I usually like the look of "fleck" yarns (yarns with little slubs or strands of different colored fibers in them to make a tweedy look), but I have almost no experience with them. How do these type yarns hold up to washing? Do they shed? Would they be unsafe in something meant for a toddler to wear?
I was up at an ungodly hour of the morning crocheting shamrocks (because it was faster than making the "Hug Me, I'm Irish" shrinky dink pendant I'd also put off making) and they're fine, but they've made me wonder: Can you stiffen yarn projects with starch or glue the way you can thread projects? This is probably a very basic question to you experienced crocheters, but I don't know. Also, if you can use glue, would it affect the color of non-white yarns?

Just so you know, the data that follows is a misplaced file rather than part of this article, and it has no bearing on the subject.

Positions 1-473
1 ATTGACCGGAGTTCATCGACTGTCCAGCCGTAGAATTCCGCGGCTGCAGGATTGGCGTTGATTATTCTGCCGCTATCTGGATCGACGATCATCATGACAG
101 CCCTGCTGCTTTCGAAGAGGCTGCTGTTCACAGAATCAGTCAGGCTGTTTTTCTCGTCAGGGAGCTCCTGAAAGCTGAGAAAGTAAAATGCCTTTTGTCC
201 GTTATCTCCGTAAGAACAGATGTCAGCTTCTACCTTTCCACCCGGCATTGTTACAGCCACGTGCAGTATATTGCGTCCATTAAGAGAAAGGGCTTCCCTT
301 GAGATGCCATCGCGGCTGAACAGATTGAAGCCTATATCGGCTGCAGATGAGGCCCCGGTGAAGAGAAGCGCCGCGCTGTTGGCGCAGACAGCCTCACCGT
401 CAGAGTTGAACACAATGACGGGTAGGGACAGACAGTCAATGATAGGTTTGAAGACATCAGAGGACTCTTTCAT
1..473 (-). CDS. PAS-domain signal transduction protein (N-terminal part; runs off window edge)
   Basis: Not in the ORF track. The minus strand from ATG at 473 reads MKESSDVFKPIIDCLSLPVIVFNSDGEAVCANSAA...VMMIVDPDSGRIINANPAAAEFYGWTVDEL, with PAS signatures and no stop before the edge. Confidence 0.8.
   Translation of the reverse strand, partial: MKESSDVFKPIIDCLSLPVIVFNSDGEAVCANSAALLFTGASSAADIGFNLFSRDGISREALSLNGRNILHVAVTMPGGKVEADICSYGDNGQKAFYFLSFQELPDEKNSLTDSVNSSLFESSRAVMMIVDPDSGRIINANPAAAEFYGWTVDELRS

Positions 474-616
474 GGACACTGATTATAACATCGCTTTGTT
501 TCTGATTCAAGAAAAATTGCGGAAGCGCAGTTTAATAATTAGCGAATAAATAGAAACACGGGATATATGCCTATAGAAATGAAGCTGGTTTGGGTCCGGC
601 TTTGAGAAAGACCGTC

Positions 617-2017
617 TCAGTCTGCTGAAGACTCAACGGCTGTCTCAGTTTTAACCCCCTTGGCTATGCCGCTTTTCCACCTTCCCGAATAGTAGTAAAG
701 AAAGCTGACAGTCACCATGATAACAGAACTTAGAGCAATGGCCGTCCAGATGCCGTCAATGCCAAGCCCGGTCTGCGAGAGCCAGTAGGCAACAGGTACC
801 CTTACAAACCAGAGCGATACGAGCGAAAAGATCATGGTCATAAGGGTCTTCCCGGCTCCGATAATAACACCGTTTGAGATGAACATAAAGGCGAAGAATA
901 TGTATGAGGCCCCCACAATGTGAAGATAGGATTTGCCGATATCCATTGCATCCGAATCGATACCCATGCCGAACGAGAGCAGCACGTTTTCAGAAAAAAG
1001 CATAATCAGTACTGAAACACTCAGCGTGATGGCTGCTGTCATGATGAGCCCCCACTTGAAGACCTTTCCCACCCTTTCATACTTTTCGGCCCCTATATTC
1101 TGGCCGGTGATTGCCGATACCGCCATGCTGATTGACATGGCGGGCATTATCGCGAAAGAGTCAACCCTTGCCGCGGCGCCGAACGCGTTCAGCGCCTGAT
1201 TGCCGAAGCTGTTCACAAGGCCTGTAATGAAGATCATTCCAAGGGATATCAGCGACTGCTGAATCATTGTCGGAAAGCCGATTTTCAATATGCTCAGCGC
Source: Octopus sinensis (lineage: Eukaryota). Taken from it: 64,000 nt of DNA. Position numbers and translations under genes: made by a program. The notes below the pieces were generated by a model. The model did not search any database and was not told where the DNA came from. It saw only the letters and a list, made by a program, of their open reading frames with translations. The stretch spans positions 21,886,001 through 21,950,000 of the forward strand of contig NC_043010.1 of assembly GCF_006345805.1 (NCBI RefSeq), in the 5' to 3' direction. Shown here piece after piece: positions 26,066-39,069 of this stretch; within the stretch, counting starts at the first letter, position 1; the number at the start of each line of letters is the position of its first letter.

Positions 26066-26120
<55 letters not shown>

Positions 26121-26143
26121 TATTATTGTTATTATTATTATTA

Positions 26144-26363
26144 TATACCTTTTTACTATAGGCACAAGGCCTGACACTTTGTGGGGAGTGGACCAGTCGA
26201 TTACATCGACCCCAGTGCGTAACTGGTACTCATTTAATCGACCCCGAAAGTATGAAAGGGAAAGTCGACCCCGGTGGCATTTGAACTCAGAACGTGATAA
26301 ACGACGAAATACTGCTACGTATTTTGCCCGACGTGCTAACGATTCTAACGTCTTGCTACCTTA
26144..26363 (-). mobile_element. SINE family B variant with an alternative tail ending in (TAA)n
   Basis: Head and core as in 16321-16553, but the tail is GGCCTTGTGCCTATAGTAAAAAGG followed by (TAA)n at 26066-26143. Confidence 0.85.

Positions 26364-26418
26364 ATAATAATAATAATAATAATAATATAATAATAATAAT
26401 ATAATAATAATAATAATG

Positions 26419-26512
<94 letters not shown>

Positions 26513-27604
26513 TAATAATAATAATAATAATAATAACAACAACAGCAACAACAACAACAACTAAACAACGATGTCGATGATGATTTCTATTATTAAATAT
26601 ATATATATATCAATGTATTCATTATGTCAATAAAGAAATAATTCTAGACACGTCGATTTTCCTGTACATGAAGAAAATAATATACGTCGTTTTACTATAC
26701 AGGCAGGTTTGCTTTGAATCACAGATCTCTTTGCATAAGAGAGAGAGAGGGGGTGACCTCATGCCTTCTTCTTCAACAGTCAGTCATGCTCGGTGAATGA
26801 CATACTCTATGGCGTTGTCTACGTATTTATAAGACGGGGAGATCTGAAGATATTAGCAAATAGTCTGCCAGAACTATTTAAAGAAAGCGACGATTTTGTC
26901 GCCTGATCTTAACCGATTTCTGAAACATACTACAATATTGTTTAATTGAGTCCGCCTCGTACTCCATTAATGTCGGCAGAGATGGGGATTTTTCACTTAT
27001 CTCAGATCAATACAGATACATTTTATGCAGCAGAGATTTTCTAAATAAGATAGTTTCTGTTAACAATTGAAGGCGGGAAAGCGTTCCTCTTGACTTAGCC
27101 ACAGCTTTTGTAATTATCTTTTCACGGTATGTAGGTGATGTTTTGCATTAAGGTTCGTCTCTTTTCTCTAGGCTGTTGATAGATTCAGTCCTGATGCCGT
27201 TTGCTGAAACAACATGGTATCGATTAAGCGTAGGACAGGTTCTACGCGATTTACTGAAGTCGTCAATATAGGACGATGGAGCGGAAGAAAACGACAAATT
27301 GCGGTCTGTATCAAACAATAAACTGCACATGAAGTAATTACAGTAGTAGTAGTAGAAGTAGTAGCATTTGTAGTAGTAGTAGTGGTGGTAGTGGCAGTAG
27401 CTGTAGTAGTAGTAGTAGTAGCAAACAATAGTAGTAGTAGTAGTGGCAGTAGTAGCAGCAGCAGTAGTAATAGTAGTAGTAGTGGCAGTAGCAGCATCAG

Back in the nineteen-teens, there was a series of children's how-to books that put its lessons in the form of stories about a girl named Mary Frances. One of these, from 1918, was The Mary Frances Knitting and Crocheting Book. It has been re-issued by more than one publisher in recent years and you can read it for free on the Internet Archive. It's mostly charming, but it has some problems as a how-to book, especially in that a lot of yarncrafting terminology has changed. Now there's a 100th anniversary (of the series, I guess, not this individual book) edition that is supposed to update the book to include modern names for yarn and modern tool sizing. It also has resized the patterns to fit contemporary 18" dolls, rather than the dolls the book was originally for. I'm not affiliated in any way with this, I'm just weirdly curious about it. If anyone here has read it, I would enjoy hearing any and all thoughts on the updating. Or if you could point me to a review of it, that'd be good too.